Most helpful critical review
3 of 4 people found the following review helpful
Excellent Construction, Poor User Interface
on March 4, 2011
Click once for "on". Click three more times for "off".
I can't believe I'm offering several paragraphs on a flashlight, but this item has such promise that I'm compelled to elaborate.
I have an enduring affection for C-cell flashlights. Slim enough to grip together with another object, they also feel good alone in your hand, and are a more maneuverable choice than D-cell flashlights with no meaningful battery-life penalty in the age of LEDs. I set up and break down large telescopes at dark-sky sites, so the light will get a lot of use; because of night-vision issues, the light must only be on intermittently. The weakness of this design is that you must push the button four times during each on/off cycle.
The build of this item makes me happy. It is so solid that the MagLite design now seems a little flimsy. The finish on the barrel sticks to your palm; you could hang on to this thing with oil-soaked hands.
The problem: we live in an age of features and options. Cell phones have cameras and full QWERTY keyboards, and steering wheels have ten buttons. So here we have a choice among three modes: 3 LED lamps, 6 LED lamps, and a single xenon bulb. I would be happy with the 3- or 6-LED option only: "Click once and it's on; click again and it's off. Classic. Understated ..." - read this in the voice of Sam Eliot - "for a man who gets things done, and knows what he wants: just a pouch of Red Man, a Dodge Ram, and a flashlight in the cab."
I don't mind choices, but I shouldn't have to cycle through all of them each time I use the object. This is an industrial design failure. Worse, the switch seems to be the one slightly flimsy part on this light, and the difference in brightness among the three choices isn't that pronounced, particularly between 3 LEDs and 6 - it's so marginal that I just don't care.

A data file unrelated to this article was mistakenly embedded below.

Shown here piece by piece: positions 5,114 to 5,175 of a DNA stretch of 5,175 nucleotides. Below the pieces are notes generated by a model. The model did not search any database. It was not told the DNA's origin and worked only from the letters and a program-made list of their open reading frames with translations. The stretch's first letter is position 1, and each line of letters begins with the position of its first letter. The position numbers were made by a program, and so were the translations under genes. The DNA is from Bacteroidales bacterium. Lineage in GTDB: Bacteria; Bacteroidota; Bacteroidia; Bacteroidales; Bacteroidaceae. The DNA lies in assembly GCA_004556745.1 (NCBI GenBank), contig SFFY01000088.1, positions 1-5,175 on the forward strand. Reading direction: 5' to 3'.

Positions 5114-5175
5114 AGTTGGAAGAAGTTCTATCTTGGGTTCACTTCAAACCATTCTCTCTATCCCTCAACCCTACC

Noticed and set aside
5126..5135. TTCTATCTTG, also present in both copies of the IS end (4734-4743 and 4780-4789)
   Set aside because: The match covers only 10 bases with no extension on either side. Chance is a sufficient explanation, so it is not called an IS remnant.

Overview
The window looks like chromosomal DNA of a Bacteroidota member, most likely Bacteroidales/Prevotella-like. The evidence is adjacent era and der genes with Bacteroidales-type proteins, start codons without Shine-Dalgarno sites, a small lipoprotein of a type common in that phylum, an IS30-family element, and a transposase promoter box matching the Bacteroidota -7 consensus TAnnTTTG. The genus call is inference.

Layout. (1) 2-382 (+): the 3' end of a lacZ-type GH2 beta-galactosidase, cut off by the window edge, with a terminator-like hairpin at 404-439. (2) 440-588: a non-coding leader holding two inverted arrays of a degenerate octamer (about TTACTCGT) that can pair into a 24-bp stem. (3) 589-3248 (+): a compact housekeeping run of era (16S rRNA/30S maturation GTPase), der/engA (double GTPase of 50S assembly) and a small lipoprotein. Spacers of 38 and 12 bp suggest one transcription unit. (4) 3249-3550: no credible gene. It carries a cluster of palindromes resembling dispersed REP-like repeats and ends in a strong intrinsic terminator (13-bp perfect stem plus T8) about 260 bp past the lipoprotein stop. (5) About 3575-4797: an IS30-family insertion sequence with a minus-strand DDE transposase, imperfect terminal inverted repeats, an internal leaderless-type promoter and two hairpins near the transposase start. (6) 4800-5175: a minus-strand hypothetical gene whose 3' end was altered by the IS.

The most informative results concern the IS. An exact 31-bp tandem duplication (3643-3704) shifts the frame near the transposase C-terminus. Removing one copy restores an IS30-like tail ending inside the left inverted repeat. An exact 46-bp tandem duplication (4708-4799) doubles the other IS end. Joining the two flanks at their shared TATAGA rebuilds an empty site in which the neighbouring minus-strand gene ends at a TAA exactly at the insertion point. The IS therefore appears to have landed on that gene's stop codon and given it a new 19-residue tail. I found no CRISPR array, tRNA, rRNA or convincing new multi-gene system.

A tour of the Streamlight website suggests that management or marketing thinks quite well of themselves: every product is touted for its high number of cutting-edge, turbocharged features - someone is eager to be seen to add value and incent market granularity through bleeding-edge customer-focused synergies. News flash, Rolex Rick: most of what you learned in your MBA program was insipid splattertalk. Put down the Blackberry, back away from the PowerPoint, and remember: you have two ears and one mouth, so listen twice as much as you talk. And it's the CAD guy or machinist you should be listening to here, because they absolutely know what they're doing. I hope you're paying them enough.
It's a flashlight, guys. Maybe the market won't buy it if it isn't sexed up, and maybe you're selling plenty of these because customers think "Twin-Task" and buy it mainly for emergiencies, but extra features are good only if you can ignore them: when I make a call on my cell phone, I don't have to cycle through camera mode, and then text mode, before reaching phone mode.
I like this product, but it's better for an emergency light in your vehicle, or for occasional long sessions, than for lots of on/off as-needed use. A shame: the design and execution are otherwise excellent.
How about a special edition of this product, for actual users? You can even couch in in the fancy talk of the Streamlight website: call it the Super-C4® Aztec Commando Quick-Off Edition, designed for use under enemy fire in the jungle, with no Bluetooth and no MP3 capability. What do you say, Streamlight?